The question we addressed in our study is to what extent do the financial incentives facing providers and their health care organizations that arise out of capitation influence whether or not a case is deemed to be work-related.
Cambridge, MA (PRWEB) November 23, 2015
Hundreds of millions of dollars could shift from group health to workers’ compensation as Accountable Care Organizations (ACOs) expand under the Affordable Care Act (ACA), according to a recent WCRI study―Will the Affordable Care Act Shift Claims to Workers’ Compensation Payors? Join WCRI’s president and CEO, Dr. Richard Victor, for a 45-minute webinar on Thursday, December 10, 2015 at 2 p.m. ET (1 p.m. CT, 12 noon MT, and 11 a.m. PT) as he discusses this new research and answers your questions.
Also joining Dr. Victor will be Joe Paduda who will be providing another perspective on the impact of the ACA on case shifting. Joe is the principal at Health Strategy Associates LLC and writes the ManagedCareMatters.com blog.
According to WCRI's research, although pundits have written about "cost-shifting" to workers' compensation, a significant underappreciated effect of the ACA is "case-shifting" from group health to workers' compensation. The ACA seeks to greatly expand the use of Accountable Care Organizations or ACOs----where providers are rewarded for meeting cost and quality goals. This will expand the use of "capitated" health insurance plans. Under these plans, providers are paid a fixed insurance premium per insured regardless of the amount of care provided to a given patient during the year. Under traditional fee-for-service insurance plans, providers are paid for each individual service rendered.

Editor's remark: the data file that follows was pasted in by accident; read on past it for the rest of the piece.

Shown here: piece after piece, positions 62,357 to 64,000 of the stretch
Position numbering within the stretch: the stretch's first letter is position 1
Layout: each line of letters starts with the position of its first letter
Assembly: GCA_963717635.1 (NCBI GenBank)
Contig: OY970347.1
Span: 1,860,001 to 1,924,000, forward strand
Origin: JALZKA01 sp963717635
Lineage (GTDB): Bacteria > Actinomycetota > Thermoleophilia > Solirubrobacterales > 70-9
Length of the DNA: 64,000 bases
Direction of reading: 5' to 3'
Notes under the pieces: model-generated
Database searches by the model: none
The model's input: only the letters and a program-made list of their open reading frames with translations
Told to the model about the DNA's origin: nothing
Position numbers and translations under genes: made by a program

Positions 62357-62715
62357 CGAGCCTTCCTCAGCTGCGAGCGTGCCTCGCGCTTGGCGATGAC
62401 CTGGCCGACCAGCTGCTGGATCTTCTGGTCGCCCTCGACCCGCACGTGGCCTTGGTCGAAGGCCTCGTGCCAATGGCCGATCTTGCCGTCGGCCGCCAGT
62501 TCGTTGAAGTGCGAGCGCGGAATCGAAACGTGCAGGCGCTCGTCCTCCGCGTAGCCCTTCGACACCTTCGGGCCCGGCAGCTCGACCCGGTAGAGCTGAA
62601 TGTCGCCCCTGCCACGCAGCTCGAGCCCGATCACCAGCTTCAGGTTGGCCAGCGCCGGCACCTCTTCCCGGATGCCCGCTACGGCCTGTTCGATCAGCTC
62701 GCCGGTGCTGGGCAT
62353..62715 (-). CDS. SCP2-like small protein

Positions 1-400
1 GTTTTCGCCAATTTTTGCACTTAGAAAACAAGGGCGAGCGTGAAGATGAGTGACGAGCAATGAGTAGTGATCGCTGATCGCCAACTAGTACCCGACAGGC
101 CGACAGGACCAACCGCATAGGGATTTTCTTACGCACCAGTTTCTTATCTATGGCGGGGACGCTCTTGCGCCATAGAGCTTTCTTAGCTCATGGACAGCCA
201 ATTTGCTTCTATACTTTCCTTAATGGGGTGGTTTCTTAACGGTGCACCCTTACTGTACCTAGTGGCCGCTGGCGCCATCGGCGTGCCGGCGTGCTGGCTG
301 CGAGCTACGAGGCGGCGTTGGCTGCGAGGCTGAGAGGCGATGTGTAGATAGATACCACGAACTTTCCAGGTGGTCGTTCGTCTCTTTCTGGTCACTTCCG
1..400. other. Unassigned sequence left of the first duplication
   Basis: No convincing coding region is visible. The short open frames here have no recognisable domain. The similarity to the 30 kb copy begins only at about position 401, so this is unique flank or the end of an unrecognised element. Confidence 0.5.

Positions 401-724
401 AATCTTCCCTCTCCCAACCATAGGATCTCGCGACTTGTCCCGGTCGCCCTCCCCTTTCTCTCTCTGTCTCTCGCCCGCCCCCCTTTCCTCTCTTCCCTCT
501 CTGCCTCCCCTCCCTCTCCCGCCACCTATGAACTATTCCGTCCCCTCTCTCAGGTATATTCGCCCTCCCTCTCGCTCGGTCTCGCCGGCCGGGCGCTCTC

“The question we addressed in our study is to what extent do the financial incentives facing providers and their health care organizations that arise out of capitation, given that workers’ compensation pays fee- for -service, influence whether or not a case is deemed to be work-related,” said Dr. Victor.
- What is the difference between the care a patient receives under a capitated group health insurance plan vs. workers’ compensation?
- Do incentives exist for doctors to call an injury work related?
- If the share of capitated patients rises in a state, what impact does that have on the workers’ compensation system?
- In what states is case-shifting more likely to occur?
Attendance is limited to 100 people and all attendees receive a free copy of the slides. Webinars are $39 for WCRI members; $79 for non-members; and no charge for members of the press, legislators as well as their staff, and state public officials who make policy decisions impacting their state’s workers’ compensation system. Click on the following link to register now: https://www.surveymonkey.com/r/wcri_webinar.
The Cambridge-based WCRI is recognized as a leader in providing high quality, objective information about public policy issues involving workers' compensation systems.
The Workers Compensation Research Institute (WCRI) is an independent, not-for-profit research organization based in Cambridge, MA. Organized in late 1983, the Institute does not take positions on the issues it researches; rather, it provides information obtained through studies and data collection efforts, which conform to recognized scientific methods. Objectivity is further ensured through rigorous, unbiased peer review procedures. WCRI's diverse membership includes employers; insurers; governmental entities; managed care companies; health care providers; insurance regulators; state labor organizations; and state administrative agencies in the U.S., Canada, Australia and New Zealand.